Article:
While Americans have always loved the freedom of the open road, concerns about the environment have caused many of us to curtail our driving – or even cut the cord that ties us to the gas pump completely. Electric and hybrid vehicles, first introduced in the early 90s, offer the promise of guilt-free road trips and noise-free commutes. But they’ve had to travel a rough road to get here.
At a recent Climate One event, Sherry Boschert of Plug In America took the audience through a brief history of the electric car. In the 1990s, she recounted, California state regulators issued a requirement to the top seven automakers to reach a goal of 10% zero emission vehicles by 2003, which “freaked out the car companies completely.” Nineteen other states followed California’s lead with their own emissions standards. “So now you’ve got a movement that really is pushing car companies,” Boschert continued. “The big three, GM, Ford and Chrysler, sued New York and Massachusetts to fight the zero emission vehicle mandates.”
More lawsuits followed, with the oil companies getting involved and the Bush administration backing them. This ultimately led to a watering-down of the zero-emission requirements – and the virtual “death” of the electric car.
But now, the zero-emission vehicle is back with a vengeance. Today there are around 160,000 EVs driving California’s roads, according to Eileen Tutt of the California Electric Transportation Coalition (CalETC). The California Energy Commission sees an “optimistic scenario” of a million EV’s by 2020.
The challenge? Cheap gas. Last year car sales were at an all-time high, while sales of electric and hybrid cars fell 5% from the year before. “The fact that you can get gas at two dollars a gallon is really, really hurting this market,” says Tutt. “And I don't see that changing anytime soon, but I guess I'm still hopeful that we’ll get close to a million.”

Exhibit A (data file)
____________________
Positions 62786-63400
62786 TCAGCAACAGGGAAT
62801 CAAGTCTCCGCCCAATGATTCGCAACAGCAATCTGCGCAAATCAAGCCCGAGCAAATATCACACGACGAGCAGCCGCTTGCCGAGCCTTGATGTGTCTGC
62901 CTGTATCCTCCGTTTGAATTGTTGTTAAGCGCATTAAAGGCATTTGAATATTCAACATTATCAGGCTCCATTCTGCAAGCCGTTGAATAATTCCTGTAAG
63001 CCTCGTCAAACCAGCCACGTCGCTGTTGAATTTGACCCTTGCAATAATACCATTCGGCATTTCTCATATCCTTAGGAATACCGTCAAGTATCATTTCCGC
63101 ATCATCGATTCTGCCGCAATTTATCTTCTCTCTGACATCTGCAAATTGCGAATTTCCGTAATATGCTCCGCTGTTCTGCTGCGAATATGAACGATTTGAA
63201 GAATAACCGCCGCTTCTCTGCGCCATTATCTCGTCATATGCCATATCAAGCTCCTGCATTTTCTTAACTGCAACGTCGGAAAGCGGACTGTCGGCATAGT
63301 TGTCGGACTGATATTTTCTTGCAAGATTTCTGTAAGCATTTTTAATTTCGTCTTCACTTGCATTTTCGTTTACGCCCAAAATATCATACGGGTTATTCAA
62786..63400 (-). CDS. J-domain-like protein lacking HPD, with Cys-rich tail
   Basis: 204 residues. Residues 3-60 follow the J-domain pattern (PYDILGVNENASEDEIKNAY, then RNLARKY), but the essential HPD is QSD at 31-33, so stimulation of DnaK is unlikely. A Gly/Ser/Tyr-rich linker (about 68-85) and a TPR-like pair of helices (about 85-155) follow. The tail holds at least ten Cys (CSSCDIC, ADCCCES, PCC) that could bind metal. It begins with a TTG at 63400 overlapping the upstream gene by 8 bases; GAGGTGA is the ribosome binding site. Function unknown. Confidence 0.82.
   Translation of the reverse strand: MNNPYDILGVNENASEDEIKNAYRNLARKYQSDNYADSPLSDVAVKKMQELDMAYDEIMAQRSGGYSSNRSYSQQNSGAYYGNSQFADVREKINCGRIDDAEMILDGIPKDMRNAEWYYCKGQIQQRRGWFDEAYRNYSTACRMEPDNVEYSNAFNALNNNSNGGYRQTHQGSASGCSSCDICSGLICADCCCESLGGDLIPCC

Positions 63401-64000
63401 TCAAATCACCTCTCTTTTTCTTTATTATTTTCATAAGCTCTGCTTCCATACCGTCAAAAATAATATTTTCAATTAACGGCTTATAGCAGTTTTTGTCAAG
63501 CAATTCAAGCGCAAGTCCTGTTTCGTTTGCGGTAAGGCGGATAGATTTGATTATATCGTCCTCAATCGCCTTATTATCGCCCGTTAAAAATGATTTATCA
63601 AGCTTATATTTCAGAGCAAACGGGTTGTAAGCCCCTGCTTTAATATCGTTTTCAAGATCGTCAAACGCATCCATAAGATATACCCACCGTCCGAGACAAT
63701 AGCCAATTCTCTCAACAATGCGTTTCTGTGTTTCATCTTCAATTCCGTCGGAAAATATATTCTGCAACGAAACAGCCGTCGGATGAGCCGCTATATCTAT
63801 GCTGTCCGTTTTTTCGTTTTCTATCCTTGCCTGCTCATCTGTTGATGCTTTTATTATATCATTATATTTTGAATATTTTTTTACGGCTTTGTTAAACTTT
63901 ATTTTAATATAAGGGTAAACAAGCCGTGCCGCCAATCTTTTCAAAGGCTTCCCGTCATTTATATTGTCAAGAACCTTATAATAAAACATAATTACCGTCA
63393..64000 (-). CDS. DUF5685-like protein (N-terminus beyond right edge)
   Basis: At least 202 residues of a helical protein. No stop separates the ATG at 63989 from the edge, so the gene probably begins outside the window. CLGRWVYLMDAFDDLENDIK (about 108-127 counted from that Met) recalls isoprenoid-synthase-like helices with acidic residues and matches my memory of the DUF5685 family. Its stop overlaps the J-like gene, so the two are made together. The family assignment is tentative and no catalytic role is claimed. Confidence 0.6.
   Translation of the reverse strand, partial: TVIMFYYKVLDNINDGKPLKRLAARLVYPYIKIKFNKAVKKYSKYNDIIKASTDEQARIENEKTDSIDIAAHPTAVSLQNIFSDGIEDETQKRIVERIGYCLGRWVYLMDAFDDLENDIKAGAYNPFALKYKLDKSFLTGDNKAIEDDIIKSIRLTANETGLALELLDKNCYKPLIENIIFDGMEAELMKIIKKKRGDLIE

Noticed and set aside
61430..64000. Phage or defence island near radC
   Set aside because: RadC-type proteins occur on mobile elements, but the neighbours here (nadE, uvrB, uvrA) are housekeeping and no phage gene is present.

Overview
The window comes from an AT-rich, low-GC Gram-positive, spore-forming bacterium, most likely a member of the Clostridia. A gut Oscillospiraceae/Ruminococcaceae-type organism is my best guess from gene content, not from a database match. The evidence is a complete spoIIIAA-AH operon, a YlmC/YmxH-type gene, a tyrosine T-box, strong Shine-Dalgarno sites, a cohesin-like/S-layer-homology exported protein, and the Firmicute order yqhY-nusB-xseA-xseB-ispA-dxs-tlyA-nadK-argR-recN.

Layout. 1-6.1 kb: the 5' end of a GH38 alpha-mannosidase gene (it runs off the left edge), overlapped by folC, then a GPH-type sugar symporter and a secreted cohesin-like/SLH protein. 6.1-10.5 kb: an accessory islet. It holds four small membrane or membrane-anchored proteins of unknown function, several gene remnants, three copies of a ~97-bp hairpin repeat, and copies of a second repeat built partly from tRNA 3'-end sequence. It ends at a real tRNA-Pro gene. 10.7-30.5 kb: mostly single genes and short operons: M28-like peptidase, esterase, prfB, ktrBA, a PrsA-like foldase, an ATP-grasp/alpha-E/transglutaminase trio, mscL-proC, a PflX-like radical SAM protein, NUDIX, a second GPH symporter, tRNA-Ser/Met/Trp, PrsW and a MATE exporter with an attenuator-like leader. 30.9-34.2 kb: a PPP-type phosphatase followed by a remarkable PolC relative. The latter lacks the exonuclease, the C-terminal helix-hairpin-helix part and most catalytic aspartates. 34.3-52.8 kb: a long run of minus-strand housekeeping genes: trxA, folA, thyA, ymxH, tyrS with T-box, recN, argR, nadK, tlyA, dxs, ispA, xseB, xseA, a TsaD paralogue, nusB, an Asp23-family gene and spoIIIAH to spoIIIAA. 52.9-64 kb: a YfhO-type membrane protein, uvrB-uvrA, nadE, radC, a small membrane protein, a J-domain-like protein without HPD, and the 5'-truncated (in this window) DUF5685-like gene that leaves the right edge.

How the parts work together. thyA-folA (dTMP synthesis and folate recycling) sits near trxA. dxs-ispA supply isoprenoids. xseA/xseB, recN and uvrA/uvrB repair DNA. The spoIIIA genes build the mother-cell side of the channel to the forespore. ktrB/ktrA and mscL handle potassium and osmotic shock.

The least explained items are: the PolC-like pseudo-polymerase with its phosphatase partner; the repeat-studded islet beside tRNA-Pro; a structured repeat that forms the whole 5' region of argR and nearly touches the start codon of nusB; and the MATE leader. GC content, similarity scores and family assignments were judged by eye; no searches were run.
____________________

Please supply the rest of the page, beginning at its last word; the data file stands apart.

To help us reach that finish line, there are very tempting incentives – both state and federal – for going electric. Utility rebates and “cash for clunker” programs are just a couple of the carrots offered to EV owners. Even more thrilling is the chance to speed past the gas-guzzlers in HOV lanes. And one more thing:
“Consumers still don't understand plug-in cars and how much they save,” Boschert reminds us. With gas averaging around $2.50 a gallon, driving a mile costs about thirteen cents. On the average rate of electricity, she says, it costs between two and four cents.
Most people assume electric cars are just shiny toys for the well-heeled Greenies in Silicon Valley. Not true, says Eileen Tutt – thanks to rebates offered by California and the federal government, EVs are becoming more affordable to buy or lease. In addition, California has a number of programs that are specifically designed to get these vehicles into the hands of low income people living in very heavily polluted and impacted communities. Even so, Tutt reminds us, “Poor people in general don’t buy a new car. So what we need to do is get as many new cars out there as fast as possible so they move into the used car market, which is where lower income people shop for their cars.”
One thing many people may not know about electric cars: “It’s a great driving experience,” says Charlie Vogelheim. He should know – as the host of the Motor Trend Audio podcast, he drives on average one new car every week. And he’s excited about the range of models in the pipeline to choose from. In addition to the Bolt and Leaf, luxury models from Porsche and Audi are in the works. And those who love the zip and handling of a sports car, says Vogelheim, will not be disappointed. “The Tesla S…it's a fabulous sports car,” he enthuses. “It’s got a lot of technology, but it's a fast – I mean, it’s a roller coaster not on rails.”
Not only will drivers save on fuel, Vogelheim adds, but maintenance costs can be much lower with an EV. “Owning an electric car can be trouble-free, to the extent of a lot of the mechanical issues you have with engines internal combustion aren't there in an all-electric car.
“You don't really ever have an engine light go on, because there isn’t the engine.”
Today’s EV’s are more reliable, more affordable, and more fun to drive than ever. With only 840,000 more to go, could California be on track to reach its goal of a million electric cars by 2020?
Written by: Anny Celsi
Photography by: Sony Abrams